Jennifer Walker, of San Antonio, Texas, lives with rheumatoid arthritis, osteoarthritis, and fibromyalgia. She’s a computer software engineer by day, but her passion is her art — a medium through which she can uniquely convey what it’s like to physically and emotionally cope with chronic pain. 

We asked Jennifer, who is also a Patient Governor adviser to our ArthritisPower research registry, to share some of her most poignant pieces in a series we’re publishing called Arthritis Through Art. Here, she shares the backstory on a piece called ‘Electric Foot.’

Title: ‘Electric Foot’

Date Created: April 9, 2016

Medium: Colored pencil 

Q: What was happening in your life at the time that prompted you to create this?

A: I had gone for a job interview. When exiting the building I missed a step and fell down just two steps, but I twisted my ankle under me and landed on my foot. My foot immediately swelled up and began bruising. I ended up in the emergency room to be sure nothing was broken. After a shot of morphine that barely took the edge off my pain, I was sent home with a splint that went all the way up to my knee. 

But compression triggers fibromyalgia pain flares. And my rheumatoid arthritis was immediately attacking my foot mercilessly. I went four days and had to take the splint off because the pain was so bad I could not tolerate it any more. And my RA and fibro were bouncing off each other daily making the pain worse.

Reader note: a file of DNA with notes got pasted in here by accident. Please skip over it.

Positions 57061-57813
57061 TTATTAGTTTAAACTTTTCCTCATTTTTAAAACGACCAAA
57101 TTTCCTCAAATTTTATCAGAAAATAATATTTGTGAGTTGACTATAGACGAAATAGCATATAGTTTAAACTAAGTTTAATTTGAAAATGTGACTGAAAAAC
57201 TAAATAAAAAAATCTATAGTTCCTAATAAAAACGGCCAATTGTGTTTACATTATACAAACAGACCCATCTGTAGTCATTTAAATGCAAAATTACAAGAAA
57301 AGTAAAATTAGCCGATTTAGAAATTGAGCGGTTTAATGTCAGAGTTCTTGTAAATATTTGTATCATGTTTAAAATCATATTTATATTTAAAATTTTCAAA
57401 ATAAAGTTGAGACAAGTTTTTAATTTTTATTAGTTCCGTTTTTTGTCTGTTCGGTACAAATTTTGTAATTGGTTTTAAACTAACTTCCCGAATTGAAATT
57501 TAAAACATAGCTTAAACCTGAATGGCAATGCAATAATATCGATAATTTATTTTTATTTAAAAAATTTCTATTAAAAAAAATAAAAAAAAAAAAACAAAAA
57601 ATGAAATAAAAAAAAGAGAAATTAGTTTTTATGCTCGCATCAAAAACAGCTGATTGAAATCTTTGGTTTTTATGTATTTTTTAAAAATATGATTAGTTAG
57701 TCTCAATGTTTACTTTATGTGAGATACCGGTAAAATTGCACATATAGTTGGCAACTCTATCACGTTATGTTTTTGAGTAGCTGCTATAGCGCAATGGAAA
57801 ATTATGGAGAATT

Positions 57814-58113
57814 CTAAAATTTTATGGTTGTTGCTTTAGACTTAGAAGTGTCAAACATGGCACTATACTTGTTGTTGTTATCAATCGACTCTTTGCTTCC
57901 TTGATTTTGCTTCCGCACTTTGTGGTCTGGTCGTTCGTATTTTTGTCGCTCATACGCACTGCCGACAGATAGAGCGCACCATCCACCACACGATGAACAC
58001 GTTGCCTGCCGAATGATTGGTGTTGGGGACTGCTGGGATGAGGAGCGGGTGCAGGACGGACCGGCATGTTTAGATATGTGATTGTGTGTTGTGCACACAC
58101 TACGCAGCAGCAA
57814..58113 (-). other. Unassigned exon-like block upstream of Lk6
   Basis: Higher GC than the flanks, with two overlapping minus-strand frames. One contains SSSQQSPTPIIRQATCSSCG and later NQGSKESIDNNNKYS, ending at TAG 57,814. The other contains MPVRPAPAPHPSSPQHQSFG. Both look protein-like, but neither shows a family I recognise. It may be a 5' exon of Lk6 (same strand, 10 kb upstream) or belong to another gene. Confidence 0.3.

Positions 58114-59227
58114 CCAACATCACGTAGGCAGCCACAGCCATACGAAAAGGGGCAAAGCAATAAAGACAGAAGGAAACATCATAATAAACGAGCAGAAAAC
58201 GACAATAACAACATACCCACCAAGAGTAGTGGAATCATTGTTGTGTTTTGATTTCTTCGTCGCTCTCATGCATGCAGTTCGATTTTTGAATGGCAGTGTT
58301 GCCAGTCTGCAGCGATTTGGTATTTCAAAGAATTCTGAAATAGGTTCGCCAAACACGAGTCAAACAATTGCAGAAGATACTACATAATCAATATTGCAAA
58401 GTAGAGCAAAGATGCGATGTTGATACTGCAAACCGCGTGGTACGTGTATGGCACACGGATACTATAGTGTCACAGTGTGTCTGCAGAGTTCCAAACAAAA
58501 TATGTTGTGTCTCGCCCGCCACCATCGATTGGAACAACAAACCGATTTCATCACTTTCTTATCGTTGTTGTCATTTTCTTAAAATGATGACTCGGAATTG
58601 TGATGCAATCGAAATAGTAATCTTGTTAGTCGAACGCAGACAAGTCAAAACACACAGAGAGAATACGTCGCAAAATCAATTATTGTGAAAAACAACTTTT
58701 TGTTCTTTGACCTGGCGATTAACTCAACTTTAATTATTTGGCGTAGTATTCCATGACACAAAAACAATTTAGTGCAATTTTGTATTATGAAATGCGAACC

Q: Can you describe what we’re looking at and how it relates to experiencing a painful flare?

A: I drew this piece because the flare got so bad I had to take the splint off, but it did not slow the flare down. After I took it off I was lying on the couch whimpering and crying because on top of my RA attacking the joints and the tendons and ligaments — which I tore in the fall — my fibro amped up. I felt like bolts of lightning were being shot through my foot. They were intense, sharp spikes of pain that I could almost trace across my foot. And all I could do was lie there and let them roll over me.

Q: What do you feel when you look at this piece of art now?

A: It makes me wince. I still remember jumping from the shooting pain, feeling like it would just never end. And this episode is why I almost never wear socks or shoes that cover all parts of my foot. It still does the same thing: triggers a pain flare. I learned that lesson the hard way that day. 

Follow Jennifer’s artwork and musings on Instagram.

See Jennifer’s art about her RA and fibro flare, called ‘Radiation.’